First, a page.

France's Tatiana Golovin wore red shorts under her skirt because "they say red is the color that proves you're strong and you're confident".
Venus Williams said "I really haven't played in shorts before, but my skirt was so big, I couldn't fit it, so I had to move to the shorts immediately."
Roger Federer wore customized Nike tennis shoes with his initials, some gold embellishments and mini-Swiss crosses on to represent his four Wimbledon victories.
"I think it's important to look good on the court. I think we could have better outfits on tour in general," said Federer.
"I see that players are more aware now of the details, that the headband matches with the shorts, so forth. I always thought that was important, you know, that the whole entire outfit matches together."
It's all about the game but the game of fashion and style always at least gets sideline attention and this year's Wimbledon is no different. Tuesday, Maria Sharapova got noticed for her "swan dress" along with her on court finesse, and Venus Williams wore shorts as brief as her 6-2, 6-2 win over 170th-ranked Hana Sromova. The focus on the tennis outfits is usually on the women players but Roger Federer made sure the men were sartorially represented by wearing customized shoes.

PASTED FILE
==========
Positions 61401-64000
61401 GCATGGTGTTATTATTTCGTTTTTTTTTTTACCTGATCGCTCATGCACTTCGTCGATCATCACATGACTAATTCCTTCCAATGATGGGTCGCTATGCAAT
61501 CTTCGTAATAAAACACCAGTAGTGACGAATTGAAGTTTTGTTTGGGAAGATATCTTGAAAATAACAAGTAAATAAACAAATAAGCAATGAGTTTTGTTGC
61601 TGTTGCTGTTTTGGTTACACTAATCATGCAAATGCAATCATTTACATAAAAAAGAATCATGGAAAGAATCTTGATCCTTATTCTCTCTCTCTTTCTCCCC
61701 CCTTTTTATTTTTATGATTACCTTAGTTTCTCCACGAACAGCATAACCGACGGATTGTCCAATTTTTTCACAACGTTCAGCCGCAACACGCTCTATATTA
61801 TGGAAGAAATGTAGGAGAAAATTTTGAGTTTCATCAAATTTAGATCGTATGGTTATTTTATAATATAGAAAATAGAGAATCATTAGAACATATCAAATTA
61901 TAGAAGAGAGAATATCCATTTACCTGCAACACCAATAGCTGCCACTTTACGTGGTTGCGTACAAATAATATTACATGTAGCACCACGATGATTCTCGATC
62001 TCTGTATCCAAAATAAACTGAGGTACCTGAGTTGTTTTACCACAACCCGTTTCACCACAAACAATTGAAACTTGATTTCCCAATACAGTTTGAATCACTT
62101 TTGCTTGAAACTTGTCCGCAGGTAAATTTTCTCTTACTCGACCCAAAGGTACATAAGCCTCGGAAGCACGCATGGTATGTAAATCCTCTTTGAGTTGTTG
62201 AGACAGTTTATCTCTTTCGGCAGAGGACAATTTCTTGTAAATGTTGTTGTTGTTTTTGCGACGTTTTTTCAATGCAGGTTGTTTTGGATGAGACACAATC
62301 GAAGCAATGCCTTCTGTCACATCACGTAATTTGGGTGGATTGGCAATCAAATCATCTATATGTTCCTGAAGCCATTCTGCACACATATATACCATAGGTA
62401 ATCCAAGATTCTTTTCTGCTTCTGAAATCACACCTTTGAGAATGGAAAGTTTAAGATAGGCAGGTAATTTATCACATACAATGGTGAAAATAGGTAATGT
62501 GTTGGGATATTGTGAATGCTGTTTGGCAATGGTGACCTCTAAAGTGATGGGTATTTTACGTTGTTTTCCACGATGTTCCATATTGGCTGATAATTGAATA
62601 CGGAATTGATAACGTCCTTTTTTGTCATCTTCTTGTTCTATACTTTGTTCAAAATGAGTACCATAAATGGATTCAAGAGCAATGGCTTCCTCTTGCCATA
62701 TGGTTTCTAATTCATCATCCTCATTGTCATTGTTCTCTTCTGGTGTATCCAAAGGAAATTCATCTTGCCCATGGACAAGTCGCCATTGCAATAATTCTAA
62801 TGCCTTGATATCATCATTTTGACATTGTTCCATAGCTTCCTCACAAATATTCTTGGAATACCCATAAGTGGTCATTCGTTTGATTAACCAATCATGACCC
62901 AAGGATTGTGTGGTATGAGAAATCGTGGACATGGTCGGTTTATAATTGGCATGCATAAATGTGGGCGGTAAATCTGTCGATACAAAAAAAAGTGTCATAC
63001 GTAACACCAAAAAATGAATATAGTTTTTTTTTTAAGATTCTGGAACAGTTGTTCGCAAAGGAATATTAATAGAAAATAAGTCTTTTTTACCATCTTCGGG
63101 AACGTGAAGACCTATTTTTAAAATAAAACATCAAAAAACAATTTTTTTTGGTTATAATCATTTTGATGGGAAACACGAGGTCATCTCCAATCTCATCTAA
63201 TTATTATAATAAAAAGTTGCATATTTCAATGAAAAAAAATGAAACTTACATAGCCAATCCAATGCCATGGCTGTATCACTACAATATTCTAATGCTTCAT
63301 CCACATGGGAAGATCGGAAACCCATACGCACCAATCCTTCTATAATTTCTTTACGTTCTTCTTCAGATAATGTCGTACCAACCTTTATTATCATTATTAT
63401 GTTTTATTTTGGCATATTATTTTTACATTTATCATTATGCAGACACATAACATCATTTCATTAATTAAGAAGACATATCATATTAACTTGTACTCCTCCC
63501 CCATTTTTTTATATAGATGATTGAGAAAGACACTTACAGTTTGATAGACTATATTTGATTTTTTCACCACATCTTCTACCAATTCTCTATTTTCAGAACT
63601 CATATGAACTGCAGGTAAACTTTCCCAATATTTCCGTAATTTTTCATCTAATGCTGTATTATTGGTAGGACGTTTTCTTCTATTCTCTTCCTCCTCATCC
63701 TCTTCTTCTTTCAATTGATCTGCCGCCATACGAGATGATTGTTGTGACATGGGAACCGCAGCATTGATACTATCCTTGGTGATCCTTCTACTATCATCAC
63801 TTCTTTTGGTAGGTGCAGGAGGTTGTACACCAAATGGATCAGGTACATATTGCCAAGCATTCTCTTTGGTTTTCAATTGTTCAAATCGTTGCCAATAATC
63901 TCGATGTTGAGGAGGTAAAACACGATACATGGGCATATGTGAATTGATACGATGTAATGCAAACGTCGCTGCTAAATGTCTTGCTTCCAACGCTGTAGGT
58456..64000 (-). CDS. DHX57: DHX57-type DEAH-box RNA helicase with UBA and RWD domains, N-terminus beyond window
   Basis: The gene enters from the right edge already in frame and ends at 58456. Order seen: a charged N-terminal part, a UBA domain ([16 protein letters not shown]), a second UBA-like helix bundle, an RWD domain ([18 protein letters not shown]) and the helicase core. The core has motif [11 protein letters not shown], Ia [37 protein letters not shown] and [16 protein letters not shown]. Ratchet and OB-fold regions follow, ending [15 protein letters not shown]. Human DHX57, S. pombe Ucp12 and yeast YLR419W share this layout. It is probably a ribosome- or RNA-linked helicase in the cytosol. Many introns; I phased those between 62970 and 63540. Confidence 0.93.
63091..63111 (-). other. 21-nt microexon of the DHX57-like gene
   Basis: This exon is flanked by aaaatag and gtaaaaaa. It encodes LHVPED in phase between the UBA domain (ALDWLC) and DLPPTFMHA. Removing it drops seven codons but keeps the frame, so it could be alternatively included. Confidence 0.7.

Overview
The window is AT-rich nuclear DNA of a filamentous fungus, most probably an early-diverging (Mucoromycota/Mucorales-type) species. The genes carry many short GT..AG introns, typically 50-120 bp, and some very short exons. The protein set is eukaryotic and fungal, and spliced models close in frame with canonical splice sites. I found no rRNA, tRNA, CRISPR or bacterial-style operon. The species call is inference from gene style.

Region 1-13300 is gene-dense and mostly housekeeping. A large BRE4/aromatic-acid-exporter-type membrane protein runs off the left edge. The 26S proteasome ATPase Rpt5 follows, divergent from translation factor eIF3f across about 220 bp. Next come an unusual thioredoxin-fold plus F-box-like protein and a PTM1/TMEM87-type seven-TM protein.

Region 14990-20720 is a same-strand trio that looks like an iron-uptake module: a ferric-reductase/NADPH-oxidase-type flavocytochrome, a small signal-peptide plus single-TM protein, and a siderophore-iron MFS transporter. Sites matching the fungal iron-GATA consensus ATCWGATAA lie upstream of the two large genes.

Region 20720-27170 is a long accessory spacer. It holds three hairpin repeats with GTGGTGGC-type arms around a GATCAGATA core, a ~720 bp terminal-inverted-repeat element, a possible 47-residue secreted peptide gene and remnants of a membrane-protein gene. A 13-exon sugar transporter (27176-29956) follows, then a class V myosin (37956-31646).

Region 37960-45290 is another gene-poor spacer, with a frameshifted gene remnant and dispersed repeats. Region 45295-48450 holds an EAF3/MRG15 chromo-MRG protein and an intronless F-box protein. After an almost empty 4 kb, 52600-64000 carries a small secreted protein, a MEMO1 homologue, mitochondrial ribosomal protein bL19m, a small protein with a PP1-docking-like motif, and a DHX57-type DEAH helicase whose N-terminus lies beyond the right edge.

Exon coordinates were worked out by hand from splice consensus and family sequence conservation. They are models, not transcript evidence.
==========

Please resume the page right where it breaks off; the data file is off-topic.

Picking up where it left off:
As Tatiana Golovin fielded numerous questions about choosing the red shorts as part of her Wimbledon attire, to the question "Do you get the chance to shop a lot?" Golovin answered, "I'm from Paris." Lucky Girl!
Maria Sharapova in her "swan dress"
pictures: latimes.com, celebutopia, espn.com